We have now had Lola for a month. She was a rescue dog from Chicago who had been a member of my son’s family since she was a puppy. At her age she has developed a bit of arthritis, which makes it necessary for her to be helped up the stairs and to be lifted into the back of the truck on her frequent runs.
With the interaction of our other two dogs, she appears to be rejuvenated at times but does spend a lot of time napping in her oversized dog bed that is situated at the foot of our bed. She also is a hoarder and has taken up the habit of stealing our other dog’s chew treats and bringing them back to her bed where she protects them as her private possessions. She has fit in perfectly.
Winter Ecology Walk
On Saturday, Jan. 19, the Friends of the St. Croix Wetland Management District and the St. Croix Wetland Management District will be sponsoring a Winter Walk and free program on Oak Ridge Waterfowl Production Area (WPA) from 10 a.m. until noon. Free hot chocolate will be available at the end of the walk.
Join them as they discover the sights and sounds of nature and the history and management of this WPA. Meet at the gate on the north end of Oak Ridge WPA on the south side of County Road H about two miles east of Star Prairie. RSVP at 715-246-7784, ext. 111. Bring the kids and have a great time in the outdoors.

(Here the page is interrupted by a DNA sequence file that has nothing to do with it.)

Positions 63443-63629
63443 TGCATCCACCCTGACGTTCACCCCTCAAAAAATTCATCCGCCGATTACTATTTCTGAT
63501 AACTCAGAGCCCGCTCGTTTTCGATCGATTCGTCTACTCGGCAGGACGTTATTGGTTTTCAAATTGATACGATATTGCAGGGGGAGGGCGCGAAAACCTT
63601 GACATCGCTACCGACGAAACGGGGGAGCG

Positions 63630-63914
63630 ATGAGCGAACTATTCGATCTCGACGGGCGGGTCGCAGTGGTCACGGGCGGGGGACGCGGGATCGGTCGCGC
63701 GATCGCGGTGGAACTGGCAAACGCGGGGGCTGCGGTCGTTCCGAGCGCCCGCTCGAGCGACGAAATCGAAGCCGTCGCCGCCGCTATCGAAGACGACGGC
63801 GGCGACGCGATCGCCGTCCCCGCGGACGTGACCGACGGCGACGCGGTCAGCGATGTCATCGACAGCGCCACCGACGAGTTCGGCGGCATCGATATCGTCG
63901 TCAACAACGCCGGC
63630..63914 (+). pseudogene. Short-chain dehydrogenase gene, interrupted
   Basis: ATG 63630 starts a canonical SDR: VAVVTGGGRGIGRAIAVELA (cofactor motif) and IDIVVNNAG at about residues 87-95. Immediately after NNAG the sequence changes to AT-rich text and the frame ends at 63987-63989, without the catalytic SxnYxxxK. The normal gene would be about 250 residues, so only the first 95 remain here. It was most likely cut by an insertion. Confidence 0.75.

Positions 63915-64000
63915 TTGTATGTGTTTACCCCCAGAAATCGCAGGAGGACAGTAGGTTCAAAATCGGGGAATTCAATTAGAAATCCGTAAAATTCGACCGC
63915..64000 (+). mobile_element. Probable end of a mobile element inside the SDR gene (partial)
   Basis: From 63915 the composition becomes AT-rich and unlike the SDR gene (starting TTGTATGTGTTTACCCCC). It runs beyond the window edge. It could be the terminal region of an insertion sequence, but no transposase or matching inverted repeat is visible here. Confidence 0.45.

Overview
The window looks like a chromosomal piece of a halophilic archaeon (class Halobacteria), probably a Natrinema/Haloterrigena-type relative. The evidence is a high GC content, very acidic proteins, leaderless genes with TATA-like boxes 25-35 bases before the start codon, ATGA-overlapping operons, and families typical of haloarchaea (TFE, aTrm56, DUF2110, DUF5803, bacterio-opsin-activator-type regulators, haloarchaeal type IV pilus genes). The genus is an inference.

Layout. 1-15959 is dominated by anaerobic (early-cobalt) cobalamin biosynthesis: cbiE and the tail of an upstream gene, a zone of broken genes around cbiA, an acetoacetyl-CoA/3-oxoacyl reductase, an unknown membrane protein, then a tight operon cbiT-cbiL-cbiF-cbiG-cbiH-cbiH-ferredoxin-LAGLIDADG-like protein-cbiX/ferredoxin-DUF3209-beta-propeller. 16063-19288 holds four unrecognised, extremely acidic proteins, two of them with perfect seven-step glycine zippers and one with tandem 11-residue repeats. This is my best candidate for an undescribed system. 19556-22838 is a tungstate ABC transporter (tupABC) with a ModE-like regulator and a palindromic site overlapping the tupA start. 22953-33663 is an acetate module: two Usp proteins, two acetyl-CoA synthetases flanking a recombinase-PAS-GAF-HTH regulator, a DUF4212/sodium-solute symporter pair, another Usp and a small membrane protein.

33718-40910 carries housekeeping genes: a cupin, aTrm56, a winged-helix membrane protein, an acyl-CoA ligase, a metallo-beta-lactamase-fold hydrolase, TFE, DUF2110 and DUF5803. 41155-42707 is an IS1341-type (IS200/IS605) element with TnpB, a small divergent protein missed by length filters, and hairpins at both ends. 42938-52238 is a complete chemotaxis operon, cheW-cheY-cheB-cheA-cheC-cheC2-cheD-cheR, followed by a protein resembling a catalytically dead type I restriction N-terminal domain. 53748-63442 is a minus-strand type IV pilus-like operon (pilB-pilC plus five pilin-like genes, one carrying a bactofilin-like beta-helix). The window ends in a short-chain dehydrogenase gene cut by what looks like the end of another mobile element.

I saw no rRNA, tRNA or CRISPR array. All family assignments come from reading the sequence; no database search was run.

Phenology is defined as the study of periodic life-cycle events in nature that are influenced by climate and seasonal changes.
I recently received a calendar of Wisconsin Wildlife Phenology through an ongoing partnership between the Aldo Leopold Foundation, the Natural Resources Conservation Service, the U.S. Fish and Wildlife Service, the Xerxes Society for Integrated Conservation, the UW-Madison College of Agriculture Studies, and the UW-Extension Environmental Resources Center.
This informative calendar has been claimed by my wife as her personal scheduling calendar and it now hangs in a prominent place on our kitchen wall. Beside some phenomenal wildlife photographs it also contains phenology wildlife facts set throughout the monthly date boxes.
According to information provided, the dates in the calendar correspond to data collected primarily in southern Wisconsin. “Hopkins Law” states that phenological events vary at a rate of one day for each 15 minutes of latitude, 1.25 days for each degree of longitude and one day for each 100 feet of altitude. This means that there is approximately a 22-day difference between southern and northern Wisconsin. There is also an approximate 10-day difference between the east and west portions of the state due to Lake Michigan’s cooling effect.
I find the east/west state difference a bit confusing because the lake effect would cool in the spring/summer but warm in the fall and winter. Using the above information, however, I plan on adding some phenology to our outdoor calendar.
Making an executive decision, I will add 10 days to the date listed on the official Wildlife Phenology calendar to localize the events to our area. This should provide a bit of interesting outdoor information to our upcoming events calendar.